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#MikeBrown: A Year Later, #BlackLivesMatter is More Important Than Ever

By on Aug 9, 2015 in Life, politics | 0 comments

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On August 9, 2014 Michael Brown Jr. was shot and killed by former Ferguson Police Officer Darren Wilson. As his body lay in the street, heartbreak and anger and questions and dismay spread through the small St. Louis suburb and right out to the wider world. It hasn’t stopped yet.

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It’s been a year since Mike Brown’s death intensified the already smoldering movement to affirm the lives of Black folks, and since then we’ve watched in horror as many of our brothers and sisters have been cut down way before their time and turned into hashtags–or not even mentioned at all.

According to the Washington Post, 24 unarmed Black men have been shot and killed by police since Brown’s body lay in the street for four-and-a-half hours, a warning to bystanders that this could easily be you.

Through their research the Washington Post found Black men are seven times more likely to die by police gunfire than white people, and that doesn’t even account for the women and children who have died by way of a police bullet, chokehold, baton, or Taser.

Last November, while we were all still reeling from Brown’s death, and the protests sweeping around America, 12-year-old Tamir Rice was gunned down by Cleveland Police officers who claim to have mistook his toy gun for the real thing.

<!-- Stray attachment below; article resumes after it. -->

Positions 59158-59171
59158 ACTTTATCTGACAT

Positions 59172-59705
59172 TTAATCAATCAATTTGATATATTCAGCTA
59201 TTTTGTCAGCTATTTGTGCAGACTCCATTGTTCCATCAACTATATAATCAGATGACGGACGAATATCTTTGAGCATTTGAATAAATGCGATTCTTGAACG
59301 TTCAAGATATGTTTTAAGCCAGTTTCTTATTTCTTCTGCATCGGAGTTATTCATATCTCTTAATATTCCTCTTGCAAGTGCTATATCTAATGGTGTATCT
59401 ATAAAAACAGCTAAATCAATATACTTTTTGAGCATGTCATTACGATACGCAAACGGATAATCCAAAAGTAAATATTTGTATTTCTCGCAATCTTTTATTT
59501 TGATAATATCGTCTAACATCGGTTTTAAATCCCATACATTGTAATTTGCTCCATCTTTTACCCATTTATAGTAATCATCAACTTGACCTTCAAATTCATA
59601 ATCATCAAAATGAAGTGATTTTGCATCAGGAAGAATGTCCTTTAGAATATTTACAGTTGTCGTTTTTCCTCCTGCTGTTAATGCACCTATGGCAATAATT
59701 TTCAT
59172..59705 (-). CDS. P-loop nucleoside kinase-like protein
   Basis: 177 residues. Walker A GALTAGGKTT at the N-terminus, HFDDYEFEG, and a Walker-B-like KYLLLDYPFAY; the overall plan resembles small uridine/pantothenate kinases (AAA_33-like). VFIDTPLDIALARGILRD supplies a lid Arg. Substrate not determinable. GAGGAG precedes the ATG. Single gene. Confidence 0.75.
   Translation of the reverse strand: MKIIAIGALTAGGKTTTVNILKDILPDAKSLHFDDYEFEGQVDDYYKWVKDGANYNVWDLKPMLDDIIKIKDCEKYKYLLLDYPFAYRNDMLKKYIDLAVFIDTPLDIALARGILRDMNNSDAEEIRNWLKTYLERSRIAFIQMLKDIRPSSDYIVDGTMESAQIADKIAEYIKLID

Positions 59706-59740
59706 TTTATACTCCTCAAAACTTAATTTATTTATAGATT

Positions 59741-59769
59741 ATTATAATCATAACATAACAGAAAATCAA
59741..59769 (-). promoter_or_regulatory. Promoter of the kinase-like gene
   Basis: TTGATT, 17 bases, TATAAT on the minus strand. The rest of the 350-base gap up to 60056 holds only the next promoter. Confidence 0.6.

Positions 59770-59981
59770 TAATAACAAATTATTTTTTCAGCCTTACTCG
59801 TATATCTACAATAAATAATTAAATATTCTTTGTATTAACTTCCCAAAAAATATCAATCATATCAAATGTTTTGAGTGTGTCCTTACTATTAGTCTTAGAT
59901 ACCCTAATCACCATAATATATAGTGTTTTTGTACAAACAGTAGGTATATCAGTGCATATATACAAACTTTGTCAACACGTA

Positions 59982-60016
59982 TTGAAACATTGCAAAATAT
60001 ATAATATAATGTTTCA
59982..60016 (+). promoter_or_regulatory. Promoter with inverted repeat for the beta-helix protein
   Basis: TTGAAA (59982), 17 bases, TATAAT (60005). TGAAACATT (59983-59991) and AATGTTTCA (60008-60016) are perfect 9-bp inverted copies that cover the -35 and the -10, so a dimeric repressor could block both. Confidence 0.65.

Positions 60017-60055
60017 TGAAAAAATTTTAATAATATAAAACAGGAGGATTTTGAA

We gave him a warning, they said, but surveillance video proved that to be a lie. Within 2 seconds of arriving on the scene, Rice was down, a bullet to his torso, and neither officer did anything to help. The tween was dead the next day.

Go to school, critics say.

Don’t be a thug or dress like one.

Follow the law. 

Just be nice. 

Respect yourself.

These are all things Black people are told will keep us alive, but time and time again we’re reminded that nothing will save us from someone’s irrational bias or race-based fear or too-easy access to a gun. Expressing ourselves is seen as “combative” or “threatening;” pleading our case is reduced to being “uncooperative” and illegal; asserting our rights as human beings in America might just get us killed.

I started BrownBoyGenius a year ago with the mission to change the narrative about boys of color. Back then I was optimistic. I wanted to change things and I felt this space was one way to help.

Last July, I wrote:

Those of us who raise, love, care about, and pray for boys of color understand what they’re up against. We understand that there are police officers who might stop them for no reason, shopkeepers who may follow them around, and overzealous neighborhood watch captains who may question whether or not they belong based on nothing but the color of their skin.

And while we’re at it, yes, parents of brown boys also understand that our boys are more likely to drop out of school, be a victim of violence, or have a harder time getting a job—even when they’re qualified. But despite the challenges, institutional racism, and discrimination our children face on the daily, brown boys around the world continue to excel, grow, and thrive.

And that’s why we’re here.

So far it’s been one hell of a year. Our fan base has grown, we’ve highlighted awesome Black boys here on our blog and on our Facebook page, but still…our sons and brothers and nephews and fathers and cousins are still being killed, both by police officers who see them as threats and those who look like them.

While my optimism isn’t gone, I’m tired. I’m tired of the killings, I’m tired of watching mothers grieve in public, I’m tired of worrying about my son every time he’s out of my sight.

I’m tired, but I will not stop advocating for, loving up on, and fighting for our sons. I owe it to Mike Brown, and all of the other victims of senseless violence, to keep pushing.

I owe it to Mike Brown to make this world a better place than the one he left. And I hope you do the same.

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